Huge impact coming for NESMA members from road transport electrification

NESMA members face unprecedented demand for their technologies in the years immediately ahead as demand for industrial and commercial transport electric vehicles surges.

“The switch from diesel and petrol to electric vehicles will add more than 40 per cent to total electricity consumption nationally,” says Electric Vehicle Council (EVC) Head of Energy and Infrastructure, Ross De Rango.

“That is the impact coming from road transport alone – not counting rail or other sectors – so demand for switchboards and technologies from NESMA members will be massive,” says Ross, who has authored landmark EVC studies of the impact on the Grid of EV charging by 2030. The next full study is expected to be released mid-year.

Electric Vehicle Council (EVC) Head of Energy and Infrastructure, Ross De Rango, pictured, sees the demand for switchboards and technologies from NESMA members being massive, as demand for electric vehicles continues to rise across Australia
Electric Vehicle Council (EVC) Head of Energy and Infrastructure, Ross De Rango, pictured, sees the demand for switchboards and technologies from NESMA members being massive, as demand for electric vehicles continues to rise across Australia

In this article, exclusive to NESMA members, he was responding to points raised by NESMA in the interests of advancing the switchboard manufacturing industry’s awareness of the challenges and opportunities arising from EVs.

Ross says the impact on the grid of domestic EV charging will be less dramatic than the impact from the transport industry, provided domestic EV charging is encouraged at off-peak times, as recommended by the EVC, and homeowners are encouraged towards self-consumption of their solar power, rather than feeding it back to the grid through FIT arrangements.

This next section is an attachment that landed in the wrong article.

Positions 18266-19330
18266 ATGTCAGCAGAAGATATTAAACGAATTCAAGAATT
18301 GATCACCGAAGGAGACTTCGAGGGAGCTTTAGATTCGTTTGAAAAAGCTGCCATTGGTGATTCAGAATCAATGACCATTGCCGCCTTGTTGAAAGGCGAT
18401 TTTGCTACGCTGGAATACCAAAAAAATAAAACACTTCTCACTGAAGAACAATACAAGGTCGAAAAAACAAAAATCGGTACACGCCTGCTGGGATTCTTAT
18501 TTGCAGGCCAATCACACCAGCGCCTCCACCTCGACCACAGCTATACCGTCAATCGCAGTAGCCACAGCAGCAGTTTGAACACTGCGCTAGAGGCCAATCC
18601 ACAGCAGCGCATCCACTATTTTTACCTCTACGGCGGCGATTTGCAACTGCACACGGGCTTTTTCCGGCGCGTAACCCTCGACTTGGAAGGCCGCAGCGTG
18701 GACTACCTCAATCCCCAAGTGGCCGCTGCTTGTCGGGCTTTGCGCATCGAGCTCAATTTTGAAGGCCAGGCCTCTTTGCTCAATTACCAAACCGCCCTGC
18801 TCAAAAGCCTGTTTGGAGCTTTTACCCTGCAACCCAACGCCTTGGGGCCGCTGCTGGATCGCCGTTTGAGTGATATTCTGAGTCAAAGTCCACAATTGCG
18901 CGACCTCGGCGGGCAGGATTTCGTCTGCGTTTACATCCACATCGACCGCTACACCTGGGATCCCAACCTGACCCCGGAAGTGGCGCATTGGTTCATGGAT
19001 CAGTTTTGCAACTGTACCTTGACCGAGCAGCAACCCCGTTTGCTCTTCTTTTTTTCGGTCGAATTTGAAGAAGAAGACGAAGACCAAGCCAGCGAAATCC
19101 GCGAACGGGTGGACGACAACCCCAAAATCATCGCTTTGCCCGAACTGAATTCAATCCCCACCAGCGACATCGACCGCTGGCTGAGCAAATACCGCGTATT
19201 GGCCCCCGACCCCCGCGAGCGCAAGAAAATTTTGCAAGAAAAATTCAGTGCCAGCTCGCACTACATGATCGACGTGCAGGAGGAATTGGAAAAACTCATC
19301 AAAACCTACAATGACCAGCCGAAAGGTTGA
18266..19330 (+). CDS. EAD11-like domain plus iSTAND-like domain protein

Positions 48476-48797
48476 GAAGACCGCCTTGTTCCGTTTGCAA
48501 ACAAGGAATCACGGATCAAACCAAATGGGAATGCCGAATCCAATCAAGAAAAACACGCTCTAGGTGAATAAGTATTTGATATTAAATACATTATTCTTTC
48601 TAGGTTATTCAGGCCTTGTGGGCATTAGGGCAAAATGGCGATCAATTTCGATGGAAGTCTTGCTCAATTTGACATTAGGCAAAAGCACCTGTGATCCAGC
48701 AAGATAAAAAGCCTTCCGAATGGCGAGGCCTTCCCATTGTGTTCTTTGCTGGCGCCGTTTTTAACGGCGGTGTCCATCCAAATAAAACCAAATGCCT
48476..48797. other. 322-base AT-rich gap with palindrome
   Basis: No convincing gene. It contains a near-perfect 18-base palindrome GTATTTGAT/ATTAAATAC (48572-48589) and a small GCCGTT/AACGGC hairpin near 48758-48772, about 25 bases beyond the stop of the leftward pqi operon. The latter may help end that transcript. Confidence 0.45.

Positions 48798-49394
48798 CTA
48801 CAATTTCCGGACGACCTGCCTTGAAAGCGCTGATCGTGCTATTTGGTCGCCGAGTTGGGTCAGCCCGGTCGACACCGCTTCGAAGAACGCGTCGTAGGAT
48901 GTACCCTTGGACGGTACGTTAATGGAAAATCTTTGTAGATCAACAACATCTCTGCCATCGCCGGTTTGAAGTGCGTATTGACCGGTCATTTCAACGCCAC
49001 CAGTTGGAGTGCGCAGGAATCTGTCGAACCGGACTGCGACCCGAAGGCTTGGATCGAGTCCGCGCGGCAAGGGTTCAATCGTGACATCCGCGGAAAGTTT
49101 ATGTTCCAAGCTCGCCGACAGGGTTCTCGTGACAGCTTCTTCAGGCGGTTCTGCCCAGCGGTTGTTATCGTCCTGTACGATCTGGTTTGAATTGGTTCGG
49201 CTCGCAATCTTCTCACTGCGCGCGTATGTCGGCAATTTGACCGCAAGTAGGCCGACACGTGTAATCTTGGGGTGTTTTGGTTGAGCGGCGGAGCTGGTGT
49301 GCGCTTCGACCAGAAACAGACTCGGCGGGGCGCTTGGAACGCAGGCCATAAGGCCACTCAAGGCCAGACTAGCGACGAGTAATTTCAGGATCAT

But the impact of demand from industrial and commercial transport, and of public high power charging, will have a profound impact on the switchboard and broader technologies produced by NESMA members to meet State and Federal government targets to increase EV sales to more than 50 per cent by 2030–31 and help achieve net-zero emissions by 2050.

“Just look at the impact on small service stations alone, for example, that install a couple of high-power rapid chargers. Their electrical supply might increase from 160-250 Amps to 350-500 Amps or more. This will often mean a new switchboard, either to replace the existing switchboard or in addition to it as part of a second point of supply to the site.

The impact of demand from industrial and commercial transport will be profound. Australia’s existing heavy vehicle fleet, which includes nearly 360,000 rigids over 4.5t GVM and more than 105,000 articulated trucks, which each year carry about 175 million tonne-kilometres (tkm) of freight in this country, accounting for nearly 80 per cent of the total

“There are thousands of service stations out there – more than 6000 nationally – and there will be thousands more high speed public charging stations,” says Ross, who is a robotics engineer by background, and has spent the last six years getting involved wherever the Standards, codes and regulations relating to the electrical infrastructure supporting EVs in Australia are being considered.

He has been closely involved in the development of minimum requirements for buildings in Australia in relation to EV readiness, and in work preparing the energy system for the wide scale adoption of EVs.

Ross notes that, while electricity consumption has been growing relatively slowly over the last ten years, this is on track to change.